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To the long list of the benefits of physical activity, researchers have just added one more thing: a greater ability to handle pain.
A recent study published in the journal PLOS One found that regular exercise is an effective way to reduce or prevent chronic pain without the use of medication.
“The main takeaway is that engaging in habitual physical activity in your leisure time seems to be connected with your pain tolerance — the more active you are, the higher your tolerance is likely to be,” Anders Pedersen Årnes, the lead author from the University Hospital of North Norway, told Fox News Digital in an email.
Researchers analyzed a sample of 10,732 participants from the Tromsø study, Norway’s largest population study.
The participants completed questionnaires to report their level of physical activity (sedentary, light, moderate or vigorous).
Pain tolerance was measured using the cold pressor test (CPT), which is when people’s hands are immersed in ice water between 32 and 41 degrees Fahrenheit to see how long they can endure it.
The study was repeated twice, seven to eight years apart.
In evaluating the results, the researchers found that for both rounds, any activity level was better than being sedentary in terms of pain tolerance.
“Secondly, there were indications that both total amount of physical activity over time, as well as the direction of change in activity level over time, [impacts] how high pain tolerance is,” Årnes said.
The higher the total activity levels, the greater the person’s pain tolerance.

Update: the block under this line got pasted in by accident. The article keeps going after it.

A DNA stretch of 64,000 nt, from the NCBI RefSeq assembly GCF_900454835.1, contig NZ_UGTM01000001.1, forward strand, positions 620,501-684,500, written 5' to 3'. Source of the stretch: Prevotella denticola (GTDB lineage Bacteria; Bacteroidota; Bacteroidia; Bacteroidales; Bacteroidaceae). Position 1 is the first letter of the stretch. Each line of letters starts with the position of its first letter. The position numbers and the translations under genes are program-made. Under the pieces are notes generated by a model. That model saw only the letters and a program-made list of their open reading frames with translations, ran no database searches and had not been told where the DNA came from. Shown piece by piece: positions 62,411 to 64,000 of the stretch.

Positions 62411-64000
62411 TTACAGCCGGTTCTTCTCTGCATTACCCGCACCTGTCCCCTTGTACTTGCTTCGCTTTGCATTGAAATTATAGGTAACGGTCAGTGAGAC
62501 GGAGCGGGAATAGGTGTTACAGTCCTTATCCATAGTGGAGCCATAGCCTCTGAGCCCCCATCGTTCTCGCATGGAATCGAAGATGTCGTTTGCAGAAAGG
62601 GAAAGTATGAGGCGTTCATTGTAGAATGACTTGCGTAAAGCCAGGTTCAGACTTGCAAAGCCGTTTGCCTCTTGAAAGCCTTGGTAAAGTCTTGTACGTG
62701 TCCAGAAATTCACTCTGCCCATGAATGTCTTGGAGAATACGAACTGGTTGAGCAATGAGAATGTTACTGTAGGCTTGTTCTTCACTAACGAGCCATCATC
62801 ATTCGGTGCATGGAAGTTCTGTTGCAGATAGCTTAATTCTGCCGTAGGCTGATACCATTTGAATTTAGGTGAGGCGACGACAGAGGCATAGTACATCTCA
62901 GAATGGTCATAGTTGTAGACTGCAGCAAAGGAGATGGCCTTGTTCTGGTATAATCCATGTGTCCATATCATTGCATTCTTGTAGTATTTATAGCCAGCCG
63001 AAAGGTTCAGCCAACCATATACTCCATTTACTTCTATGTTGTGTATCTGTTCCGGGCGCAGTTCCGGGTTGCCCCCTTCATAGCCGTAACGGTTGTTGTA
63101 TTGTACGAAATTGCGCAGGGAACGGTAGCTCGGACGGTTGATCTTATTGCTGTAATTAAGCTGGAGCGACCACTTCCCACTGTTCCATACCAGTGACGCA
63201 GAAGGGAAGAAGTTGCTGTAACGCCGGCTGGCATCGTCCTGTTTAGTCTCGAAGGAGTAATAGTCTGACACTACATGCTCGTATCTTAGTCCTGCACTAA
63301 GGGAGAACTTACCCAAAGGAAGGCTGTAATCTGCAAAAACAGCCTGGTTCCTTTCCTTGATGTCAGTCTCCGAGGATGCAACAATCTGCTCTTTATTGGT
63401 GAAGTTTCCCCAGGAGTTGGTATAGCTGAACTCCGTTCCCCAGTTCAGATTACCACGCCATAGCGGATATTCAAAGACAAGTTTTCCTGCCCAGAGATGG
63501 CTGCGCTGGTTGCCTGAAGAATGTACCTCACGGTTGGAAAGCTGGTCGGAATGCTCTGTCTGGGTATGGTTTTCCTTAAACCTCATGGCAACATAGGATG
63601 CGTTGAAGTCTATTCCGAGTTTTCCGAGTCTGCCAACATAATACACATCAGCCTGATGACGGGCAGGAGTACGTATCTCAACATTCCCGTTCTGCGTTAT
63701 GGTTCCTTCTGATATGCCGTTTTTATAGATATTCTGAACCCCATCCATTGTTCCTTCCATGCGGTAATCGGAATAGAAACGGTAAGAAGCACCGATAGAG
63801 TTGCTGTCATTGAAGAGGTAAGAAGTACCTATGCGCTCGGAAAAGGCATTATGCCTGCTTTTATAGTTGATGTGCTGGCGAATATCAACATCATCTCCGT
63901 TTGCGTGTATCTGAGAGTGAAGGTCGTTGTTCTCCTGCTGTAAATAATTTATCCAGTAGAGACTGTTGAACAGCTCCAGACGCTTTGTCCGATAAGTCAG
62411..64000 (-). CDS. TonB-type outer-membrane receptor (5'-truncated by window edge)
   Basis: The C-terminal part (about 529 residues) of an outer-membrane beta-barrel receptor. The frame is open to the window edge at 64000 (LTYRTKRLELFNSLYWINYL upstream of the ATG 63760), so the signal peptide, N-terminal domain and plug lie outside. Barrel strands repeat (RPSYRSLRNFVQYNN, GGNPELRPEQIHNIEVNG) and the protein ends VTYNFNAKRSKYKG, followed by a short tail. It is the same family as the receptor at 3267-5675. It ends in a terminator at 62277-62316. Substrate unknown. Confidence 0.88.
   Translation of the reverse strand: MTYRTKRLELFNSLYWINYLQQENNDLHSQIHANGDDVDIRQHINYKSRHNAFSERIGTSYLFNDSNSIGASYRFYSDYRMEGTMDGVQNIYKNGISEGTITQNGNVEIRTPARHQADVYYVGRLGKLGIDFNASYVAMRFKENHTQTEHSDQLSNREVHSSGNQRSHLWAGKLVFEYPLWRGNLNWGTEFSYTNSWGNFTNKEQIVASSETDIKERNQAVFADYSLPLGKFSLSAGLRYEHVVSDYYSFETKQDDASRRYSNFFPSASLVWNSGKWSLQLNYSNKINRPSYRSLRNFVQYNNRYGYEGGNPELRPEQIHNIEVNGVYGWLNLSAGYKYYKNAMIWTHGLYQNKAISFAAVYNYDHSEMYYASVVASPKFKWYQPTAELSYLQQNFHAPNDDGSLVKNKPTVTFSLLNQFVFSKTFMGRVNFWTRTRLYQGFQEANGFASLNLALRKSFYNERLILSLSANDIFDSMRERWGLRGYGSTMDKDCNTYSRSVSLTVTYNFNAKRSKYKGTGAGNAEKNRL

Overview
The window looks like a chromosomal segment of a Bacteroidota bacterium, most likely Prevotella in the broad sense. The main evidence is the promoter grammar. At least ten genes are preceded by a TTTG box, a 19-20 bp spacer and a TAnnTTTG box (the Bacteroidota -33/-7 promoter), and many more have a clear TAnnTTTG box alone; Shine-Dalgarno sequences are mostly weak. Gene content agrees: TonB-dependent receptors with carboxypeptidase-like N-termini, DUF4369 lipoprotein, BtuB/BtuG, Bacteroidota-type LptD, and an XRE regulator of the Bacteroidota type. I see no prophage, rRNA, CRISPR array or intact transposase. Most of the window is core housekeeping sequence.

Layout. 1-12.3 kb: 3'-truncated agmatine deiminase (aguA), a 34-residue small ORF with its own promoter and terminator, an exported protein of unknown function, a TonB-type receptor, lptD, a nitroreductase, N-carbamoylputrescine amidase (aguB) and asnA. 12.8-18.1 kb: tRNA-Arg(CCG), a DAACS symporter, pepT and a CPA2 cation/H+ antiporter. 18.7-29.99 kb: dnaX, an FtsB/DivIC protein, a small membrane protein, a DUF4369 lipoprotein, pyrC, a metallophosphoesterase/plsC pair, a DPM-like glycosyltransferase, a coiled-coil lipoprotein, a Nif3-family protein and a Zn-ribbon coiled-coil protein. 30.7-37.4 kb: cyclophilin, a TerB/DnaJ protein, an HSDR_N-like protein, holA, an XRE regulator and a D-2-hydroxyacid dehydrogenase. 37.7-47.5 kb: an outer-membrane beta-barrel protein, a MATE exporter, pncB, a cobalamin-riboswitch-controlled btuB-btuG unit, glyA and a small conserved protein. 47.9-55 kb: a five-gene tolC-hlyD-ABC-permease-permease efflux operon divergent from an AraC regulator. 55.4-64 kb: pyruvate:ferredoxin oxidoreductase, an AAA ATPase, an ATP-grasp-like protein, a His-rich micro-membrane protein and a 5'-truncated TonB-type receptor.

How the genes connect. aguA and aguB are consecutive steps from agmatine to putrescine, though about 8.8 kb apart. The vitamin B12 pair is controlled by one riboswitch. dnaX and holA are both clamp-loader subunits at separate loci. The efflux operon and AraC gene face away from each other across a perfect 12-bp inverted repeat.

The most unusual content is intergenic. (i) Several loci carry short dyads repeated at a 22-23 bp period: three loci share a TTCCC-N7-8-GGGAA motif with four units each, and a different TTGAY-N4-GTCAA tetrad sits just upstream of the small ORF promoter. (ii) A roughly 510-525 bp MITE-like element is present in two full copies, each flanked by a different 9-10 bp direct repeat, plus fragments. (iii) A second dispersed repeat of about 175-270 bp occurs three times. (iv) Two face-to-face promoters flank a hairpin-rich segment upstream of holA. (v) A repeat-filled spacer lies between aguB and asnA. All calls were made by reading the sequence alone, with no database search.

“We found large effects for the most active versus the least active participants — close to 60 seconds tolerance on average for the sedentary group versus above 80 seconds tolerance for the most active participants,” Årnes said.
The results were consistent for those who were already experiencing chronic pain, the researchers were surprised to discover.
“Chronic pain did not seem to diminish the effect of physical activity on pain tolerance, which appeared just as strong for those with pain as for those without,” Årnes said.
Another surprise was that no difference was seen between women and men.
“We expected to see smaller effects for women, but that was not the case here,” the researcher said.
This was an observational study, Årnes pointed out — researchers were looking at averages for groups of the population in general.
Additionally, because the exercise levels were self-reported, there was the potential for some degree of bias or inaccuracy.
“We would not use these results to predict pain tolerance for small, clinical subpopulations,” he said.
This wasn’t the first research to examine the relationship between exercise and pain tolerance.
In a 2017 study led by Southeastern Louisiana University, published in the Journal of Sports Science and Medicine, 24 college-age students showed a higher threshold for pain after participating in two sessions of strength training and circuit training.
And in 2020, an Australian study published in the journal BMC Musculoskeletal Disorders evaluated nearly 600 participants who suffered from chronic musculoskeletal pain.
Those who did regular aerobic physical activity, including walking or cycling, experienced higher pain thresholds, researchers from Monash University found.
While additional research is needed, Årnes said the findings from the recent Norwegian study established that every additional bit of activity could help improve pain tolerance, which has been suggested to protect against chronic pain.
“You don’t have to perform as a top-tier athlete to enjoy the benefits of it,” he added.
“The most important thing is that you do something — and increasing your physical activity level could do you a lot of good.”
During 2021, nearly 21% of U.S. adults (51.6 million people) experienced chronic pain, according to the Centers for Disease Control and Prevention (CDC).
Beyond higher pain tolerance, regular physical activity has many other benefits.
Those include weight management, improved heart health, lower risk of cancer, stronger bones and muscles, greater longevity and increased ability to perform daily functions, per the CDC.